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Pahrump artist teaches locals to fill the canvas

A local Pahrump artist has taken the reins of a venture that offers area residents or travelers to southern Nye County a chance to create their own “works of art” in just one short session.

Richayne Jenkins, a self-taught artist in Pahrump, is just getting things started in a venture she purchased that has helped non-artists create a variety of artworks.

The venture, previously known as Paint Drips and Sips, is now under Jenkins’ Remagine label where attendees can relax, have a beverage, eat and paint—the main activity during a roughly two-hour-long session.

Jenkins said she leads a class of about 30 during an event at the clubhouse in the Mountain Falls master-planned community on the first Tuesday of each month.

She is also available for private events such as birthday parties and other venues.

The cost of the event is roughly $25-40 depending on what medium she is having people work on, something that shifts each month.

Jenkins said she added onto what former owner Toni Wombaker was doing.

“I’m bringing in other mediums,” Jenkins said. “I don’t just use acrylics. I’m using watercolors. I’m using a wood stain, it’s called unicorn spit. And I use a lot of different tools like sponges and straws and Q-tips and things like that.”

At the monthly event that Jenkins leads, attendees can get water and tea, which are included in the cost of attendance. Additionally, those who attend can also order drinks or food while they paint from the wait staff in the Grill Room.

Richayne has received support from her husband and family with her new venture.

Jenkins practiced instructing family members before launching her venture, including her mother, Shirayne Waite, and her 84-year-old grandmother.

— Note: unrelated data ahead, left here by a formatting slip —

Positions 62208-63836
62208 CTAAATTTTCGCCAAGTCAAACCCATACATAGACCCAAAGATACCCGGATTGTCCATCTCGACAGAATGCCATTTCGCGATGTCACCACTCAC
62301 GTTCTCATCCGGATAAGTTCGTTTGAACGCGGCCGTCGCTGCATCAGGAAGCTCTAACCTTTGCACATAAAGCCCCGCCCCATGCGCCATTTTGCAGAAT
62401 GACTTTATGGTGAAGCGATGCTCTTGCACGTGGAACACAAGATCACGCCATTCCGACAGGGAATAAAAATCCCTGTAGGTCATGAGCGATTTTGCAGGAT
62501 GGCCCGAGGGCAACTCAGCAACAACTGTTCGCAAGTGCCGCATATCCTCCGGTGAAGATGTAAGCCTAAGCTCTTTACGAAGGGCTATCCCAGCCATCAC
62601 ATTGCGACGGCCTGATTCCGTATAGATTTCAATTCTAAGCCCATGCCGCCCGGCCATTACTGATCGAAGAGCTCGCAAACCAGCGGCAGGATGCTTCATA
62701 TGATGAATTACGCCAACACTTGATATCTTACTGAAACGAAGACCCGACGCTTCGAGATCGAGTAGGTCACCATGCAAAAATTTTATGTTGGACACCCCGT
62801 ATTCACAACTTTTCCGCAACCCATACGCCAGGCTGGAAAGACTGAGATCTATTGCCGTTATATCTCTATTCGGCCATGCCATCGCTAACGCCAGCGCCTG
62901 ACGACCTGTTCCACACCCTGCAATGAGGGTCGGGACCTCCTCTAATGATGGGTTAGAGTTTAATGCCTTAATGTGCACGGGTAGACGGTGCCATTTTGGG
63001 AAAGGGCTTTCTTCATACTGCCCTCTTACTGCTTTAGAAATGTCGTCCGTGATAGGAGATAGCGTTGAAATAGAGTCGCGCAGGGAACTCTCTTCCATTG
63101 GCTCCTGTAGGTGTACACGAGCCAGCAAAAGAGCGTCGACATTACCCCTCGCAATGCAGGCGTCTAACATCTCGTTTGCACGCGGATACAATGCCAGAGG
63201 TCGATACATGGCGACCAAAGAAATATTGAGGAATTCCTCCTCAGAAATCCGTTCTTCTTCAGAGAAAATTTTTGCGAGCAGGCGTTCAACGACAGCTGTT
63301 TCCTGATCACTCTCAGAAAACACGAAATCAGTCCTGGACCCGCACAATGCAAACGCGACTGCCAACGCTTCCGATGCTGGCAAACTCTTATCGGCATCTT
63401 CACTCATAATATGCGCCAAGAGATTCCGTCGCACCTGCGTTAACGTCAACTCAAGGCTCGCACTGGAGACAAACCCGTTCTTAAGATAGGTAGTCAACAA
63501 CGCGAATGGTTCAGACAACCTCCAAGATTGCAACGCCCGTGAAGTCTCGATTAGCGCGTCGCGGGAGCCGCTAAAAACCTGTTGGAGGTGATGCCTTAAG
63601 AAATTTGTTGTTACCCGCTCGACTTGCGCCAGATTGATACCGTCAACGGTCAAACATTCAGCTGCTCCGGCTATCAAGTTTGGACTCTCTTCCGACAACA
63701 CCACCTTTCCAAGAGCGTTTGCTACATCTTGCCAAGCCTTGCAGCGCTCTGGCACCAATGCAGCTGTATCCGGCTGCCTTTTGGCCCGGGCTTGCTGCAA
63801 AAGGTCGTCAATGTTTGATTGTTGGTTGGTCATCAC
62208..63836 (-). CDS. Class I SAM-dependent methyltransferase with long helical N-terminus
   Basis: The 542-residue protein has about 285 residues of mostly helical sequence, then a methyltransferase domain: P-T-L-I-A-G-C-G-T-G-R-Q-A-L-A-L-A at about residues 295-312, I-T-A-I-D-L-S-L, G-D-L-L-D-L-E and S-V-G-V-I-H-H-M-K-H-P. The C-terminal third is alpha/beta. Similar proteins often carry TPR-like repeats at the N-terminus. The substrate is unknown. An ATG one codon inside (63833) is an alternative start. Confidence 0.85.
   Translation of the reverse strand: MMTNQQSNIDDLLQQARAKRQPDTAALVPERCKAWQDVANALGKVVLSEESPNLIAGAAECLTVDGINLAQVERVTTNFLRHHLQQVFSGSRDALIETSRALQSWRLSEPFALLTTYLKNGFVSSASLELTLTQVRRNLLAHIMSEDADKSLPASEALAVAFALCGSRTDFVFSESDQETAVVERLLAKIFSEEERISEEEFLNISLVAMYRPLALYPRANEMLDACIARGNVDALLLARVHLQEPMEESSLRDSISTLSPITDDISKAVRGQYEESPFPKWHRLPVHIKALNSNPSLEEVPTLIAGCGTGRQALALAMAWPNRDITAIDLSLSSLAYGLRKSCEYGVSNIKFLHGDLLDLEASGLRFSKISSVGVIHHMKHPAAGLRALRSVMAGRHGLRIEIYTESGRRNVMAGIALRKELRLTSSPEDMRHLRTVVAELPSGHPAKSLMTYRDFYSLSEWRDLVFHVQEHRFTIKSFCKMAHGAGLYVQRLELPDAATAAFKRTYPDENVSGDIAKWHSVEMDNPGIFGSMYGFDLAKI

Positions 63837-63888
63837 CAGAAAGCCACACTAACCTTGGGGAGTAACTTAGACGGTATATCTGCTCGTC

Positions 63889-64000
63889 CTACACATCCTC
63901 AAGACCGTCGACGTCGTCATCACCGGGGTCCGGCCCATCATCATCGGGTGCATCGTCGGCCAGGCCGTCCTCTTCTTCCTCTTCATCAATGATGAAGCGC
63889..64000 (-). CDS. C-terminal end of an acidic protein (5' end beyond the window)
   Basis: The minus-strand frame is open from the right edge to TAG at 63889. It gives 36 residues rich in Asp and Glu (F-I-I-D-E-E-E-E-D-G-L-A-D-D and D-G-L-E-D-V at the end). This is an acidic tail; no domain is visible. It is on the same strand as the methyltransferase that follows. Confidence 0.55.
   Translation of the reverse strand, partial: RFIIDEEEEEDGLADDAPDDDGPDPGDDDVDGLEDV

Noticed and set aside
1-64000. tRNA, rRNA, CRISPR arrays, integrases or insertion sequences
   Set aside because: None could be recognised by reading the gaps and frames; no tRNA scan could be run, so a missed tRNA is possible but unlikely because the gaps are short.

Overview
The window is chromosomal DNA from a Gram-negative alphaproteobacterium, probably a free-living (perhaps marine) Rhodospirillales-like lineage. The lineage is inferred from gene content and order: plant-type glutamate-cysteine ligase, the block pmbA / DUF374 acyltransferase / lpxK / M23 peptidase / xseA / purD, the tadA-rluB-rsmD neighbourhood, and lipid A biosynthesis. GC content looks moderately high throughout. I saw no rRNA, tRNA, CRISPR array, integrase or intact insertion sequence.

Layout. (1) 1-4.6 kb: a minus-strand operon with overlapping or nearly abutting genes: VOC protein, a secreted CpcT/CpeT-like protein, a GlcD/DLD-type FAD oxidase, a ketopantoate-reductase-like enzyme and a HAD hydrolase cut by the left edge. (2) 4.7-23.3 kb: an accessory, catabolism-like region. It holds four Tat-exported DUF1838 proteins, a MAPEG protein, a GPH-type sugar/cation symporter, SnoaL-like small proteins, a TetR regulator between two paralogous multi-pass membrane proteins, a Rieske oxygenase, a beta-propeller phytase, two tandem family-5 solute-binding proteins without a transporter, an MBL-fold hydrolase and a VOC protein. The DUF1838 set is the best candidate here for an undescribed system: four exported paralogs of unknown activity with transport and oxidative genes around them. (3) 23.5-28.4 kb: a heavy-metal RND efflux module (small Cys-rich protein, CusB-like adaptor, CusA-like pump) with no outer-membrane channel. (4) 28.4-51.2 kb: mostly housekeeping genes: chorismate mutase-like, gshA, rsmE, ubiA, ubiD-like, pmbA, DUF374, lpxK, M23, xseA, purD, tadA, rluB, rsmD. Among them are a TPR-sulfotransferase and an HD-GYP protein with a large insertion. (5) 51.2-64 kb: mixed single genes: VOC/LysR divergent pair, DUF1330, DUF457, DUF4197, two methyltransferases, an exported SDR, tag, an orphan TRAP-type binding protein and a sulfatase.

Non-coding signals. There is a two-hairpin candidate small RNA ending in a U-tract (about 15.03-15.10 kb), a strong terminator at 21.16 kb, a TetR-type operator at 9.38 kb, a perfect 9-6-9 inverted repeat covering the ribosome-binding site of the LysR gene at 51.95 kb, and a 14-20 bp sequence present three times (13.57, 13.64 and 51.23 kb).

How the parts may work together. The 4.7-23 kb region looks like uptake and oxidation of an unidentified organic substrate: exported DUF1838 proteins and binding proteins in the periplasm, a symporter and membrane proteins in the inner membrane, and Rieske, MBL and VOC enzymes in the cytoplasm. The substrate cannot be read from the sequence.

“I was actually in shock that my daughter could actually teach me to put something on paper because, believe me, I’m a truck driver, I’m not a painter,” said Waite. “It’s cool. I won’t quit coming. I’m addicted.”

Waite has attended the last two classes her daughter instructed at Mountain Falls in March and April.

Jenkins does try to guide those who are not familiar with the canvas.

“Like I told several of them, that it’s whatever you want it to be,” she said. “That’s you on the canvas. Everyone’s different. Just like nature, nothing is the same.”

Artist beginnings

Jenkins, a native of Las Vegas who moved to Pahrump 14 years ago, said she is self-taught with her artistry that she began in her youth.

“I have always, since I was younger. My dad was a vendor, and he had pinball machines, cigarette machines, stuff like that,” Jenkins said. “He was the first one that taught me how to paint, and it was touching up the backboards to pinball machines.”

From there, her experience spread to working on the side of Pac Man machines, repainting them. She then went on to pin-striping cars.

“Then, I found my love for wood, and I would restore antiques—not painting them, but completely restore,” Jenkins said.

When Jenkins had children, she stopped painting, she said.

But now that her kids are grown, and she’s retired from the Teamsters, Jenkins said she gained more time.

Jenkins said she is able to do her work as an artist because of her husband, who is a retired operating engineer who is disabled.

“Because of him, I’m able to do what I want to do, and he encourages it,” Jenkins said.

Furniture venture

Jenkins, a fourth-generation Teamster, also has another venture where she works on painting furniture.

In between her “paint and sip” parties, Jenkins works on restoring furniture and painting commission pieces.

“Right now, it’s word of mouth, and I’m booked until the end of June for furniture,” Jenkins said.

Jenkins said her work varies by piece but some can range into the hundreds. She was recently recognized for one of her pieces during the 2018 Fall Festival in Pahrump.

For more information on the “paint and sip” party at Mountain Falls or Jenkins’ other ventures, visit facebook.com/byRichayne or email remagine4@gmail.com. More information can also be obtained by calling 702-860-7051.

Contact reporter Jeffrey Meehan at jmeehan@pvtimes.com

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